Course Overview

Sensors link the physical with the digital world by capturing and revealing real-world phenomena and converting these into a form that can be processed, stored, and acted upon. Integrated into numerous devices, machines, and environments, sensors provide a tremendous societal benefit. They can help avoid catastrophic failures of infrastructure such as bridges and tunnels, conserve precious natural resources, increase productivity, enhance security, and enable new applications such as context-aware systems and smart home technologies.

The phenomenal advances in technologies such as VLSI (very large scale integration), MEMS (microelectromechanical systems), and wireless communications further contribute to the widespread use of distributed sensor systems. For example, the impressive developments in semiconductor technologies continue to produce microprocessors with increasing processing capacities, while at the same time shrinking in size. The miniaturization of computing and sensing technologies enables the development of tiny, low-power, and inexpensive sensors, actuators, and controllers. Further, embedded computing systems (i.e., systems that typically interact closely with the physical world and that are designed to perform only a limited number of dedicated functions) continue to find application in an increasing number of areas.

This course provides students with an opportunity to learn the fundamentals behind the design of wireless sensor networks. A primary focus of this course is to give students hands-on programming experience with various sensors and sensing platforms.

In this course, students will have the opportunity to
  • learn the fundamental concepts of sensor network design,
  • learn to apply sensor network protocols, mechanisms, and algorithms to implement sensing systems,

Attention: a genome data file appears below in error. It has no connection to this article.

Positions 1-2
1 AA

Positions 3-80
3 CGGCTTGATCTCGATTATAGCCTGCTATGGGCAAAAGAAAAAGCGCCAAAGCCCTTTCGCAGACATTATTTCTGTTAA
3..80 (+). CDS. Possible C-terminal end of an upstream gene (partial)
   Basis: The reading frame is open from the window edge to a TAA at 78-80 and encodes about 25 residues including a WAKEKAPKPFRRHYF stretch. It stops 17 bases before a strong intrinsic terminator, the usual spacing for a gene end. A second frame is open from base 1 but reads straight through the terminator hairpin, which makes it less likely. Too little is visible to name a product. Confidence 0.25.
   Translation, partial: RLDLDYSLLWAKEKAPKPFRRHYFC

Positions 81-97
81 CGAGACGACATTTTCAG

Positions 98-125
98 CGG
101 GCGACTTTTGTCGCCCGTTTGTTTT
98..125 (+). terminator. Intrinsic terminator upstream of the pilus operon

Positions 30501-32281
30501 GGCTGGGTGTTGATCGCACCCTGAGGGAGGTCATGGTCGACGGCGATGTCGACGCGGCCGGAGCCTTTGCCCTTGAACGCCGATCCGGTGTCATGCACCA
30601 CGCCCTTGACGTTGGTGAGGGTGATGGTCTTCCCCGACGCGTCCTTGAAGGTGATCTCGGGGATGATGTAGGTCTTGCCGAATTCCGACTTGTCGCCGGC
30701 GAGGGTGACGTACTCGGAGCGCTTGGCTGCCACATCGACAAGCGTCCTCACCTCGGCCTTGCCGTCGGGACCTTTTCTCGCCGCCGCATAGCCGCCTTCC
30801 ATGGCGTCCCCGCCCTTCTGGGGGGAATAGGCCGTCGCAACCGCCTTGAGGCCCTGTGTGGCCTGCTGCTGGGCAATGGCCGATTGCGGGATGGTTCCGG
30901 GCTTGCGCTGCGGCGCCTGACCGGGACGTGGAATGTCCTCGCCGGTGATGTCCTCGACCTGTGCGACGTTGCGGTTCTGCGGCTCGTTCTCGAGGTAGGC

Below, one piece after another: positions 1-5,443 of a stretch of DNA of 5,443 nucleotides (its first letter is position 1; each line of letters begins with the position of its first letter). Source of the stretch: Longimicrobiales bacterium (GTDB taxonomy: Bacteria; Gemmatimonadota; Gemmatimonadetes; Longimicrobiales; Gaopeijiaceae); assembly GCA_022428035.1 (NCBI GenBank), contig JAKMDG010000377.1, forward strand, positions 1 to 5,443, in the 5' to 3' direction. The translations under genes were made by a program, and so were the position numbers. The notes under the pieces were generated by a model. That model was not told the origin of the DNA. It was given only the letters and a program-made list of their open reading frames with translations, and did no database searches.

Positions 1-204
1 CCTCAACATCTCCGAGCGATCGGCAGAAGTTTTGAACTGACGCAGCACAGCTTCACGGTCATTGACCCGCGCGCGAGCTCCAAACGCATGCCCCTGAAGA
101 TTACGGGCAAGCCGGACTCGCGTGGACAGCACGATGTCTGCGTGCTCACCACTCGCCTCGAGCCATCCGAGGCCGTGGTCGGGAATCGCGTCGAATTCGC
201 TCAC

• design, program, simulate, and experiment with sensor network software and hardware, and
  • solve various sensor network design problems individually and in teams.


  • Fundamentals of Wireless Sensor Networks: Theory and Practice, Waltenegus Dargie and Christian Poellabauer, Wiley Series on Wireless Communication and Mobile Computing, September 2010.
  • TinyOS Programming, Philip Levis and David Gay, Cambridge University Press, 1st edition, April 2009 (online version).

Course Information:

  • Instructor: Christian Poellabauer
  • - Office hours: M1-2 & W9-10
  • - Office: 354 Fitzpatrick
  • - Email:

  • TA: Jun Yi
  • - Office hours: T2-3 & F10.30-11.30
  • - Location: DARTS Lab (356B Fitz)
  • - Email:

  • Class location: DeBartolo 118
  • Lecture times: MW 10.40-11.30am

News Items:

Homework 4 is now available!
Project 3 is now available (deadline midnight 12/6)!
Homework 3 is now available!
Homework 2 is now available!
Project 2 is now available (deadline midnight 10/13)!
Homework 1 is now available!
Project 1 is now available (deadline extended to midnight 9/17)!